Saturday, January 19, 2013

Book of the Week: The As If Principle

The AS IF Principle is not your typical self-help book. The AS IF Principle presents the idea that if we change our behavior then we can change the way that we feel. Richard Wiseman uses examples from psychological research to show that by changing our behavior we can increase motivation, overcome depression, lose weight, stop smoking, fall in love and even slow aging.  He presents the idea that it is actually action that is what controls your emotions, not what you are thinking.

Common sense suggests that the chain of causation is:
·         You feel happy—you smile.
·         You feel afraid—you run.
·         You have willpower—you clench your fist.
·         You feel compassionate—you give.

The As If Principle suggests that the chain of causation is:
·         You smile—you feel happy.
·         You run—you feel afraid.
·         You clench your fist—you have willpower.
·         You give—you feel compassionate.

Which comes first the chicken or the egg? Or in this instance the action or the thought?
Richard Wiseman presents a very clear argument for the idea that is our actions that influence our thoughts and our feelings and while I agree with him, I also found myself questioning it some too. Our habits are important and many things we do throughout the day come from habit, but at the same time how is a new habit developed? So I ended the book with the question running through my mind, “Which comes first the action or the thought?” To be honest, my personal opinion is that is a combination of the two is actually needed. I think that our thoughts can influence our actions, but also that our actions can influence our thoughts.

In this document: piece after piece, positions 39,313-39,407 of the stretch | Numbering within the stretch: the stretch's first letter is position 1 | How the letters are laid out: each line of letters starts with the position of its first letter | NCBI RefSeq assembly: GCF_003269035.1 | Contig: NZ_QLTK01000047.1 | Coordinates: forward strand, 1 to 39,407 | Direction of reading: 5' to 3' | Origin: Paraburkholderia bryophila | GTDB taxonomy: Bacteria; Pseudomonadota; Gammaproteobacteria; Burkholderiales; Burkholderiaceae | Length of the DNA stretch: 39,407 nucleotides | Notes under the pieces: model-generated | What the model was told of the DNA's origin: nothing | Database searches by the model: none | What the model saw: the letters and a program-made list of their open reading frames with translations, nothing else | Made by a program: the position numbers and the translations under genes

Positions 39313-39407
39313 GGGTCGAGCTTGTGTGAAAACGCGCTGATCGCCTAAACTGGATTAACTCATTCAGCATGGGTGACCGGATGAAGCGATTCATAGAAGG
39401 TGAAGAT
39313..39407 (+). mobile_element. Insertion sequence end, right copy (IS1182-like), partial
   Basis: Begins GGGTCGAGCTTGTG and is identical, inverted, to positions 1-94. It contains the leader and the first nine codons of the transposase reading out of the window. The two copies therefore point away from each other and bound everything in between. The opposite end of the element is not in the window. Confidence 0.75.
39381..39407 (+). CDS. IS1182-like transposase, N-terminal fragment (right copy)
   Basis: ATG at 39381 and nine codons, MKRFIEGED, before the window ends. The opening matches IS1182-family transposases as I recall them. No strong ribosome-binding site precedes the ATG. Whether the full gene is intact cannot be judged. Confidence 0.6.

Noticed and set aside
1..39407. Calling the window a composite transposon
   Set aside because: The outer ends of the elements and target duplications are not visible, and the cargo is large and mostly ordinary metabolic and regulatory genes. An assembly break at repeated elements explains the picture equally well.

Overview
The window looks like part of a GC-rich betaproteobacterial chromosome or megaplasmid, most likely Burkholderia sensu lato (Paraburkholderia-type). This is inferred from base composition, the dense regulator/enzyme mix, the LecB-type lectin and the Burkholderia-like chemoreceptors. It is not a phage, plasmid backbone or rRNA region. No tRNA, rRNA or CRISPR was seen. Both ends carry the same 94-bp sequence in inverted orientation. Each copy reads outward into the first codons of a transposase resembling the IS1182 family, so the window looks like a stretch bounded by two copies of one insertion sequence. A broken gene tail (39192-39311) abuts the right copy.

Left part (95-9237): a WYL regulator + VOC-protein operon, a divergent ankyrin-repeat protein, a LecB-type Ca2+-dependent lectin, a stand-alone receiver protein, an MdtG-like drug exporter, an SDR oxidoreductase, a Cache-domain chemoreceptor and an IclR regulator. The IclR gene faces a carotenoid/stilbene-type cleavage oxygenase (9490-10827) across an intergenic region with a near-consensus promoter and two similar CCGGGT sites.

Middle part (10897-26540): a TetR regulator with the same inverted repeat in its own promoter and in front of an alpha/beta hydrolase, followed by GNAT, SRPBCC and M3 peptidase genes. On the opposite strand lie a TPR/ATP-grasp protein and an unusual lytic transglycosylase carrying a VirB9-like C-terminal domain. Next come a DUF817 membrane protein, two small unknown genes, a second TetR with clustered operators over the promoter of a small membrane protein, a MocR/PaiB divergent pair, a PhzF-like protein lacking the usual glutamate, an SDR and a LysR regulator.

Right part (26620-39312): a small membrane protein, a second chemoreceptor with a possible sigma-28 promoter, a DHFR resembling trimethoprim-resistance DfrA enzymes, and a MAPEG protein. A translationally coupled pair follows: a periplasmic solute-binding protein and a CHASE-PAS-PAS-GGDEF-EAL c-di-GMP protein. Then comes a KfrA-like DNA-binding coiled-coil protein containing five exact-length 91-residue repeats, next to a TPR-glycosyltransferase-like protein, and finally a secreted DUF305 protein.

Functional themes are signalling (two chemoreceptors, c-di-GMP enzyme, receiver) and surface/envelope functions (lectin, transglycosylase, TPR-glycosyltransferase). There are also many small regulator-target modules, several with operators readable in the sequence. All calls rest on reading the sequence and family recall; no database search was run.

As I said earlier, this book is not your typical self-help book. While most authors present a lot of anecdotes from their lives or from the lives of people who have followed their advice, Richard Wiseman uses scientific research to back up his arguments for the As If principle. I will have to say that unless you are like me and enjoy reading psychological texts that this makes reading this book a little dry. 

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